The globalization of GMOs: How genetic engineering is destroying the developing world


Globalization affects everyone. The shrinking world brings people in the United States closer to ideas and cultures from all corners of the earth. Likewise, other countries are introduced to many facets of the American life and that way of life includes genetically modified organisms (GMOs). The use of GMOs in food originated in America and while much of the West has banned their use, the developing world is taking part – to their detriment.

GMO introduction

Genetically engineered crops came to the market in America in the mid 90s. With much help from the FDA, who didn’t require additional labeling, due to their concept of “substantial equivalence,” the consumer was none the wiser. Basically, the FDA didn’t find it necessary to inform consumers of GMO use through labeling because they didn’t see any significant difference between GMOs and conventional crops.

GMOs today

Fast forward to modern day. The use of GMOs in food has been problematic. Super weeds are destroying farmers’ fields; only a handful of multinational corporations own the patents to these crops; biodiversity is diminishing. What’s more, these crops have yet to be found safe for long-term human consumption in any independent studies. This is because the studies are done by the corporation responsible for the technology which allows for a severe bias. America is exceedingly at the whim of these mega-conglomerates who are making very large claims. Genetic engineering is the future of food; it is supposed to help alleviate world hunger, produce larger yields, resist pests without a lot of pesticides, and help reduce farmers’ labor. The technology is now being pawned off to the developing world as a solution to their poverty and hunger. How do these claims stack up? And are these corporations really helping the third world?

GMOs in Haiti

To get a better understanding of how the developing world is grappling with the GMO debacle, let’s look at how several developing countries have adapted. One biotech corporation donated 475 tons of hybrid vegetable seeds, some treated with chemicals so toxic that agricultural workers have to wear special protective clothing, to impoverished Haiti. You would imagine that such a poor country would be grateful for donated seeds. In fact, the opposite holds true. Intense opposition ensued; with the promise to burn the seeds as they are, “a very strong attack on small agriculture, on farmers, on biodiversity, on Creole seeds … and on what is left our environment in Haiti,” claims a Haitian peasant farmer and activist.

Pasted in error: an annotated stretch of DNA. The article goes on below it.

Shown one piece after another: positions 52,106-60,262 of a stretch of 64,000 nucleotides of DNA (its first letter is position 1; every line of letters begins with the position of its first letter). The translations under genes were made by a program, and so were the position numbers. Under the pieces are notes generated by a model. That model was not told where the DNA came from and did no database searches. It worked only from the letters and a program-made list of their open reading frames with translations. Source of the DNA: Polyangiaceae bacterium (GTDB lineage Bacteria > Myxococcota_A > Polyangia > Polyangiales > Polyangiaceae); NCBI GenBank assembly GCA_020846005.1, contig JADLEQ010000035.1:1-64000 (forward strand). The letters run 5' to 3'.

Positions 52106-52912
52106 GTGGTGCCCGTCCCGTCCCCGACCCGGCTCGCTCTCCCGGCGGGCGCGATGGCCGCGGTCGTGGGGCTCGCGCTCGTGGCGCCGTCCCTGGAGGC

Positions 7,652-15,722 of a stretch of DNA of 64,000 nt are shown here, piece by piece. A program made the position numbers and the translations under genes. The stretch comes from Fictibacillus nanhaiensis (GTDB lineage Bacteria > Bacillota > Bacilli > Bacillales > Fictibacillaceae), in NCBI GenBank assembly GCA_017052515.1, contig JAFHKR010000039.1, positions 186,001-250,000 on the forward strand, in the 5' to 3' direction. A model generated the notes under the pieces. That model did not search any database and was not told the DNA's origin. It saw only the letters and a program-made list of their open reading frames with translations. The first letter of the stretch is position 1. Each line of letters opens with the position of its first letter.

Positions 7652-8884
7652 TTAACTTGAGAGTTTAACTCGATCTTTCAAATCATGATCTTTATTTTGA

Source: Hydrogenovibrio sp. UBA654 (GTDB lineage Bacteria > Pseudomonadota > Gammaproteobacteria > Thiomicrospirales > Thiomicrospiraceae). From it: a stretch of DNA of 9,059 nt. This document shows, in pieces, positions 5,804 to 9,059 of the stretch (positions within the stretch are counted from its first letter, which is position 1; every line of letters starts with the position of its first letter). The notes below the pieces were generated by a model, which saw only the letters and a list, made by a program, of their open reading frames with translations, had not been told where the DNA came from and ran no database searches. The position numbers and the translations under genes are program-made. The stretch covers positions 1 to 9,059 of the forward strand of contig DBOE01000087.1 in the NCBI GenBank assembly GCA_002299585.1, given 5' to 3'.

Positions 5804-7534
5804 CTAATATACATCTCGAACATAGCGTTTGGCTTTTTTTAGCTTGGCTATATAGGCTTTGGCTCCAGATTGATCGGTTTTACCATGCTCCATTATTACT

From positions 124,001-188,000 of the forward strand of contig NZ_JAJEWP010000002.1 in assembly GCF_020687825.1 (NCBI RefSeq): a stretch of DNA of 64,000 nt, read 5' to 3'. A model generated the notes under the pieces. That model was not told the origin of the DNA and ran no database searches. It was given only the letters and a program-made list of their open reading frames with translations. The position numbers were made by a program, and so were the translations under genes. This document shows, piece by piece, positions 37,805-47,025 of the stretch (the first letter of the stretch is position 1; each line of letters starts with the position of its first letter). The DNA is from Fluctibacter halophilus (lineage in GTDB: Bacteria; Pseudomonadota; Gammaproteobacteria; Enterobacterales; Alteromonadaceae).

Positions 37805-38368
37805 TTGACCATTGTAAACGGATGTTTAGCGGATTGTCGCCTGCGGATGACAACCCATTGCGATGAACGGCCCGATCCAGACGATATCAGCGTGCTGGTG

Bt cotton in China and Indonesia

The claims weren’t substantiated in China either. According to one study, their use of Bt cotton over seven years has increased the need for fertilizer and irrigation water; additionally, “Bt cotton is expected to increase the incidence of primary pest bollworms, which could develop resistance and develop secondary pests like caterpillars,” one study claims.

Indonesia, also using Bt cotton, pulled the plug on the crop and switched to a non-GMO variety when it didn’t produce the promised yields. In addition to smaller yields, a significant amount of the planted crop experienced total harvest failure. As if this weren’t enough to put the farmers into debt, the company selling the seeds raised the prices, and trapped in a contract, as is the norm when using GMO seeds, the farmers had to acquiesce.

African sweet potatoes

GMO sweet potatoes were introduced into Africa with the claim they were resistant to a specific type of virus. In fact, they were just as susceptible to the virus as conventional sweet potatoes and contrarily, a sweet potato was produced through cross-breeding that actually resisted the virus.

Sources for this article include:

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